Waterfowl ecology and avian influenza in california: Do host traits inform us about viral occurrence?

Nichola J. Hill, John Y. Takekawa, Carol J. Cardona, Joshua T. Ackerman, Annie K. Schultz, Kyle A. Spragens, Walter M Boyce

Research output: Contribution to journalArticlepeer-review

25 Scopus citations


We examined whether host traits influenced the occurrence of avian influenza virus (AIV) in Anatidae (ducks, geese, swans) at wintering sites in California's Central Valley. In total, 3487 individuals were sampled at Sacramento National Wildlife Refuge and Conaway Ranch Duck Club during the hunting season of 2007-08. Of the 19 Anatidae species sampled, prevalence was highest in the northern shoveler (5.09%), followed by the ring-necked duck (2.63%), American wigeon (2.57%), bufflehead (2.50%), greater white-fronted goose (2.44%), and cinnamon teal (1.72%). Among host traits, density of lamellae (filtering plates) of dabbling ducks was significantly associated with AIV prevalence and the number of subtypes shed by the host, suggesting that feeding methods may influence exposure to viral particles.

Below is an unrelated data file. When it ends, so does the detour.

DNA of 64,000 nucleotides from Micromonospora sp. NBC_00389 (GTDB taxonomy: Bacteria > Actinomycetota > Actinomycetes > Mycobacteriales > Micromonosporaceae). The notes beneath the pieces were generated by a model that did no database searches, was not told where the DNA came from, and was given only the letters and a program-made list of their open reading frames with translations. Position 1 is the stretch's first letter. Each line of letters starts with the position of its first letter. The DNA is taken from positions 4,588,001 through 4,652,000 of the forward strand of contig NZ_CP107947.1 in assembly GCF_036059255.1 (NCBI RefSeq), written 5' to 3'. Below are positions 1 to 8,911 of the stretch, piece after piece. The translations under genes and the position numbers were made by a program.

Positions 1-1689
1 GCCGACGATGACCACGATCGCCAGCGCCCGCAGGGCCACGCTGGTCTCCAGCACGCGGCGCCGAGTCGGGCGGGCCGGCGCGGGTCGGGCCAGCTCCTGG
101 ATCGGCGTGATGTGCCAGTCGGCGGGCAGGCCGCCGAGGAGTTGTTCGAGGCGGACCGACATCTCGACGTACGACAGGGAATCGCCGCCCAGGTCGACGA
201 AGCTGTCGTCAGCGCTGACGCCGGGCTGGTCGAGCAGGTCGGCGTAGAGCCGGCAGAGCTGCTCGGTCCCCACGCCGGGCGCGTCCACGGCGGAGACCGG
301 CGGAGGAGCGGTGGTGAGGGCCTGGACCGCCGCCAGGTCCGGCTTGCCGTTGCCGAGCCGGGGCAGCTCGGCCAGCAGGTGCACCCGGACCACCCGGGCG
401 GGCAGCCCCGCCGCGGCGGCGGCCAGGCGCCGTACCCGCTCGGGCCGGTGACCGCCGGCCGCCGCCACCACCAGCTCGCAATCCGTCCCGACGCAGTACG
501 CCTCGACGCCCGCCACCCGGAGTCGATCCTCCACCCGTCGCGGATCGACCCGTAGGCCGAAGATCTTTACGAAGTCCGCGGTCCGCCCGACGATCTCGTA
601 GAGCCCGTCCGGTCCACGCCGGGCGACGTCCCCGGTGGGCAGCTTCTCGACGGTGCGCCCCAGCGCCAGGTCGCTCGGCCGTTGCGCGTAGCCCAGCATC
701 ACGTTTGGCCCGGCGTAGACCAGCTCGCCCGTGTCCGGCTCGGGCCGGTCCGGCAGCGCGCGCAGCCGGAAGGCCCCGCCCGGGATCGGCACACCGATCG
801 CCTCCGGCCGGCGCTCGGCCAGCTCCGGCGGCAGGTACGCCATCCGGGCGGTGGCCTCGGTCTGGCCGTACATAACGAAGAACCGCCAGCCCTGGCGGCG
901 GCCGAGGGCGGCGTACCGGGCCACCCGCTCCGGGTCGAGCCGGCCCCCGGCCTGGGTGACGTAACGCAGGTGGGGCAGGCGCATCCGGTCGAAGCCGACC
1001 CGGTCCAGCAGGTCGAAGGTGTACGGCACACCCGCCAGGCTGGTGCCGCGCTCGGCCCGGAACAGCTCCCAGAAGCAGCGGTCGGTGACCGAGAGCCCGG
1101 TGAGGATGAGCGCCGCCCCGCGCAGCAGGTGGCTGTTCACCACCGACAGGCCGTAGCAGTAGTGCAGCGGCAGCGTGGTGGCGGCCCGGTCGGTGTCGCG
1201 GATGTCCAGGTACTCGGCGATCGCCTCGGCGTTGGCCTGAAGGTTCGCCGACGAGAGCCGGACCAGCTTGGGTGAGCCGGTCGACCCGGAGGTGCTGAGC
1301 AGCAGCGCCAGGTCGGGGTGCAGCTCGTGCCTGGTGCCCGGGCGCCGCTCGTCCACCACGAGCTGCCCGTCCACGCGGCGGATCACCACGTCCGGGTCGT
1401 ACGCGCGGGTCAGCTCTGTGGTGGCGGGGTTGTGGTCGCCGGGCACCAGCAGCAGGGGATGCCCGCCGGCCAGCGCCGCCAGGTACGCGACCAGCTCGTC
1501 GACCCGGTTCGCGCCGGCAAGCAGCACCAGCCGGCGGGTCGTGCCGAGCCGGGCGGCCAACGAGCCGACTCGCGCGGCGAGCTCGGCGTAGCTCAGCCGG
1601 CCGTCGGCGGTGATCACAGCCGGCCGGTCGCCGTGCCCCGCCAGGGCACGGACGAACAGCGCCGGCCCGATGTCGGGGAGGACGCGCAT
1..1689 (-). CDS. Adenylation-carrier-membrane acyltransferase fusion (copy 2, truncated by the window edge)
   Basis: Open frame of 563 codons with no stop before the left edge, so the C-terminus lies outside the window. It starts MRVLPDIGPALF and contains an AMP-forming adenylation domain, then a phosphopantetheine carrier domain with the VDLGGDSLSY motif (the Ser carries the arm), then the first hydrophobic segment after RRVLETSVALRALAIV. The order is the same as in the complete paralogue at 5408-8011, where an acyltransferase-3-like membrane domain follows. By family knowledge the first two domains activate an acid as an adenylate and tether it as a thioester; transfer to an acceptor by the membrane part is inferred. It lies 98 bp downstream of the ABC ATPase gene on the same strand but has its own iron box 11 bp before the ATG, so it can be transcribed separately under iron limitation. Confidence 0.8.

Original languageEnglish (US)
Pages (from-to)426-432
Number of pages7
JournalAvian Diseases
Issue numberSUPPL. 1
StatePublished - Mar 2010


  • Anatidae
  • Ecomorphology
  • Host ecology
  • Hunter harvested
  • Lamellae
  • Low pathogenic avian influenza
  • Pacific Flyway

ASJC Scopus subject areas

  • Animal Science and Zoology
  • Food Animals
  • Immunology and Microbiology(all)


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